Sen. Bouchard Removed From Committee Assignments After Tense Vote

By nearly a 2 - 1 vote on Thursday, Wyoming State Sen. Anthony Bouchard was removed from his committee assignments after a number of serious charges -- including threatening others members -- were levied against him by Senate leadership.

Jimmy Orr

March 11, 20225 min read

Bouchard 3 10 22 v2 scaled

By a margin of nearly two-to-one, Wyoming’s Senate voted Thursday to remove Sen. Anthony Bouchard, R-Cheyenne, from his committee assignments.

Bouchard was removed from his committee assignments on a vote of 19-10 after a number of serious charges — including one that he threatened other members — were levied against him by Senate leadership.

President of the Senate Dan Dockstader, at the end of the day’s session, stepped down from the chair so he could initiate the action which some observers called “an unprecedented move.”

Dockstader, without going into specific details, said Bouchard showed “a continued pattern of intimidating and disorderly conduct and other behavior which is unbecoming of a member of the Senate.”

“Members of the Senate, this is in regards to showing open support for vulgar and threatening attacks on a member of the Senate, continued support of such statements even during the season, filming used as a threatening measure, and using intimidating tactics against members of the Senate and members of the public,” Dockstader said.

Senators voted to remove Bouchard from the Legislature’s Management Audit Committee, Senate Agriculture, State and Public Lands and Water Resources Committee, Senate Labor, Health and Social Services Committee and Select Committee on Legislative Facilities.

Dockstader told Cowboy State Daily Bouchard’s removal from his committees will be in place until at least 2023, when a new Senate president takes office.

During brief discussion of the motion, some senators said without specific details, they had a problem voting on the motion to strip Bouchard of his committee assignments.

“I don’t know what’s going on,” said Sen. Affie Ellis, R-Cheyenne. “I just don’t know what we’re talking about and I don’t feel like I’m making an informed decision.”

Dockstader declined to provide details, choosing instead to repeat his formal statement to the Senate.

Bouchard, speaking on his own behalf, said he was in the firing line because of an incident he had with “hospital lobbyists.”

Reading from his Facebook page, he said he “told the hospital lobbyists that video was coming on their COVID fear tactics.”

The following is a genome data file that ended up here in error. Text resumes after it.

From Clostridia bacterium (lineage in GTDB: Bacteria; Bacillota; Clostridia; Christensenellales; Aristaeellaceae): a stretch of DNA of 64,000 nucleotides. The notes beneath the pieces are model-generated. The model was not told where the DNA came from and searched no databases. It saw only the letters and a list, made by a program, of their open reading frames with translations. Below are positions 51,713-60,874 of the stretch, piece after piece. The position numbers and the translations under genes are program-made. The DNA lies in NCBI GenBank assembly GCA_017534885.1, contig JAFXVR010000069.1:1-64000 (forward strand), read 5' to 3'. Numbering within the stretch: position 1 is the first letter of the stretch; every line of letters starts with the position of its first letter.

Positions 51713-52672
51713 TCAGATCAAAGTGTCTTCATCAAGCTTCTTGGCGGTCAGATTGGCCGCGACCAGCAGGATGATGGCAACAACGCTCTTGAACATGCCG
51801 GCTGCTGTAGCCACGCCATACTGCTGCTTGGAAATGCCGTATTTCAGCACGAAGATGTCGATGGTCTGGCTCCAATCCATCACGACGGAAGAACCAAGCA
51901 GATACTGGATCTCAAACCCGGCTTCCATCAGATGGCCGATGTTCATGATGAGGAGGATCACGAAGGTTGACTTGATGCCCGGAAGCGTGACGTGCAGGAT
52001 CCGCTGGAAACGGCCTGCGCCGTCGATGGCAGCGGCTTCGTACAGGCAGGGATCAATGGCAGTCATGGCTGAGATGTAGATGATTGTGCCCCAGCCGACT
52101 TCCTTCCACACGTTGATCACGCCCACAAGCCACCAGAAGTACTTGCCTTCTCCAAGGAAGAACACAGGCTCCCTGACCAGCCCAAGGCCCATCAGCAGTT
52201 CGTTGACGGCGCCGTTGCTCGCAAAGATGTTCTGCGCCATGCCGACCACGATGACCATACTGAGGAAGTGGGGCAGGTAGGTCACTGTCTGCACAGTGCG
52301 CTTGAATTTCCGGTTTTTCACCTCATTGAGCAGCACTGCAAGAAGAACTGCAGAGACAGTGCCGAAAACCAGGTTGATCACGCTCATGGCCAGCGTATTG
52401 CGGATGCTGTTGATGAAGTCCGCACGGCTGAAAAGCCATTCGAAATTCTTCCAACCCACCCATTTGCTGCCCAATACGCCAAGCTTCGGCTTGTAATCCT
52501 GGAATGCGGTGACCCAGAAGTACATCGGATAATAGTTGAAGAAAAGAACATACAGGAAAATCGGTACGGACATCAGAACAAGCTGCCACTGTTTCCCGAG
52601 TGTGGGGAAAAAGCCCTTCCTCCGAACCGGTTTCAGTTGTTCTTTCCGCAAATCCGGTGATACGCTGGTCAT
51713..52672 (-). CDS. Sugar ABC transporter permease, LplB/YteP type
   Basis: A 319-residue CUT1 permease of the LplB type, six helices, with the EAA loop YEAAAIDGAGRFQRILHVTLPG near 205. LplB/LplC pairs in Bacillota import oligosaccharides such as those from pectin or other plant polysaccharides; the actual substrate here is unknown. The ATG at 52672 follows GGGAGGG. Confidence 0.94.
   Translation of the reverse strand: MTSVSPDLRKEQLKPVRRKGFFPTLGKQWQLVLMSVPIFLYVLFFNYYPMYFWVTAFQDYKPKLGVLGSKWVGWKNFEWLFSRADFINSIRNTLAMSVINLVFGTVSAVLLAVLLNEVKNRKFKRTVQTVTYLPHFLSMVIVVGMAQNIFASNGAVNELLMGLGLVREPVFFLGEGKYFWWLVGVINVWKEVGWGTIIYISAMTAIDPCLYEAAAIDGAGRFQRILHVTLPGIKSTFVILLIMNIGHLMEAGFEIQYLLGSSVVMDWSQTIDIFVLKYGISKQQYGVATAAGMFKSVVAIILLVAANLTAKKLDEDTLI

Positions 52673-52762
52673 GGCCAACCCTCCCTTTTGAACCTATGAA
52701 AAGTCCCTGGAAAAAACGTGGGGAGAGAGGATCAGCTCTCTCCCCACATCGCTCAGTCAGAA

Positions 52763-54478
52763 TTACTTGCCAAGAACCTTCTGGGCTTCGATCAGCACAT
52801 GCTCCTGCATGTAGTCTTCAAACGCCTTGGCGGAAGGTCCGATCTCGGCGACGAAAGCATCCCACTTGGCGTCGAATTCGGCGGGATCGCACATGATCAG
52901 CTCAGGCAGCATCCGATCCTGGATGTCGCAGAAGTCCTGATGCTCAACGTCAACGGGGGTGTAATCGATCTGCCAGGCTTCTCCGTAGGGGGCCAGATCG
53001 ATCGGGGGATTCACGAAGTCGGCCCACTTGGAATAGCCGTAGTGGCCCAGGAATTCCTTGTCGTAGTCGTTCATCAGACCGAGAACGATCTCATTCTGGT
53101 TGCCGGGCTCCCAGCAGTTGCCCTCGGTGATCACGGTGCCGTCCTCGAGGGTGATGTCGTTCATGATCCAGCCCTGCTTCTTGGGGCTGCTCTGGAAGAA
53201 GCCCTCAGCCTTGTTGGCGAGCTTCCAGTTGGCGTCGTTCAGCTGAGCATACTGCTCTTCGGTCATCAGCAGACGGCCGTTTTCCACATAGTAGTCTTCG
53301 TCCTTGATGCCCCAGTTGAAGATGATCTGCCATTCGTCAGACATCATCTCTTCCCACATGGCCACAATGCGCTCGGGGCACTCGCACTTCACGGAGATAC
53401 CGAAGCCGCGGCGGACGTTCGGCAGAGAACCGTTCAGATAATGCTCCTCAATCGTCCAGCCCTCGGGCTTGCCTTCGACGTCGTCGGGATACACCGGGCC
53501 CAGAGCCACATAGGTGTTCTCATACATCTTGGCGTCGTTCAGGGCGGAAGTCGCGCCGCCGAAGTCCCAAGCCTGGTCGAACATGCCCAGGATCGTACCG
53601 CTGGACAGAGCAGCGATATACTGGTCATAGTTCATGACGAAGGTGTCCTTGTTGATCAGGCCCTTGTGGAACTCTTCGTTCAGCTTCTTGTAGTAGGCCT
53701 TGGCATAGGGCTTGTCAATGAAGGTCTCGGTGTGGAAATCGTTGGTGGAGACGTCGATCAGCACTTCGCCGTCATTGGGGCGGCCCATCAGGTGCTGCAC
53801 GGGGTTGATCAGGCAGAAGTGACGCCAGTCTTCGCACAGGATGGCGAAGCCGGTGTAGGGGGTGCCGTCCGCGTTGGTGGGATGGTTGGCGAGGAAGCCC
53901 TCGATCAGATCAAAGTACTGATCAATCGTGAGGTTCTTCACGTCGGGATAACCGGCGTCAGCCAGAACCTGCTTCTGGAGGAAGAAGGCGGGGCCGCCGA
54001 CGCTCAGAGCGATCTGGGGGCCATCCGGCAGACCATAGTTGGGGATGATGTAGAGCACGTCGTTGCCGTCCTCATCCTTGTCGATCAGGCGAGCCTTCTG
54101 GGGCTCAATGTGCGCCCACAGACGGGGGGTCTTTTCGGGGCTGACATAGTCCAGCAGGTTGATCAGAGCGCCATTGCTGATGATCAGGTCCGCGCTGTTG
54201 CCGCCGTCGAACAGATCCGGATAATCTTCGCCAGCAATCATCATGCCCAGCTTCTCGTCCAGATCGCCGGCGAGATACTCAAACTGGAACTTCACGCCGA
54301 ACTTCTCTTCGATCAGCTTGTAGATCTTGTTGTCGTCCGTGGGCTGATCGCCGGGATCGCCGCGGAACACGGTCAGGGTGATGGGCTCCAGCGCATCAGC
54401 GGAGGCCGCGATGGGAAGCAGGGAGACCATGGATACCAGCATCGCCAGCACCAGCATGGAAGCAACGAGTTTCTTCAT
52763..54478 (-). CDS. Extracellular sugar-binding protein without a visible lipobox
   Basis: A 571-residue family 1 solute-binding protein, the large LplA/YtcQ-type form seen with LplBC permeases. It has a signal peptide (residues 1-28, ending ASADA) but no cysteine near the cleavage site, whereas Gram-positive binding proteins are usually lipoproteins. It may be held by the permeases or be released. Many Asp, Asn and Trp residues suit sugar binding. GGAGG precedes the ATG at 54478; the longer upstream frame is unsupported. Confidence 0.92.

Bouchard then explained that he was planning on shooting a video to show how the lobbyists were using these “fear tactics” to combat legislation.

“That’s all it is,” he said. “I don’t know why people are afraid of things that are already online.”

Bouchard repeated that he still intended to produce the video and claimed his freedom of speech was being infringed upon.

Bouchard did not discuss the charge of threatening other members of the senate.

Sen. Tom James, R-Rock Springs, an ally of Bouchard’s, said he was present at the incident cited by Dockstader and disputed the Senate president’s account.

“There was no threatening tactics,” James said. “It was just a matter of saying that we’re going to be transparent about what happened. There was nothing threatening.”

Sen. Bo Biteman, R-Sheridan, another friend of Bouchard’s, claimed the Cheyenne Republican was being targeted because there were many other senators who didn’t like him.

“Kicking somebody off of their committee because you don’t like them sets a really dangerous precedent,” he said.

That was quickly disputed by Sen. Larry Hicks who chided Biteman for the claim and said the issue was over Bouchard’s actions, not if he were a likable person.

Following the vote, Bouchard told Cowboy State Daily the 19 members who voted to remove him from his committees were “Republicans In Name Only” opposed to his conservative stances.

“The RINOS that run the state of Wyoming decided that I’m dangerous to their agenda, so they decided to kick me off of my committees,” Bouchard said. “I was told of their plan 15 minutes before they motioned to remove me. The vote was preordained. It’s called a kangaroo court.”

After the vote, Sen. Cale Case, R-Lander, who voted against the action, said in the nearly 30 years that he’s been in the legislature, the removal of someone from their committee assignment has never happened.

Former state senator Diemer True, who represented Natrona County from 1971 to 1991, told Cowboy State Daily he couldn’t recall that action ever being taken either.

“This is an extraordinary event,” True said.

Bouchard has served in the Senate since 2017 and was re-elected in 2020 to a 4-year term. He is running against U.S. Rep. Liz Cheney in the GOP primary for Wyoming’s lone U.S. House seat.

Share this article



Jimmy Orr

Executive Editor

A third-generation Wyomingite, Jimmy Orr is the executive editor and co-founder of Cowboy State Daily.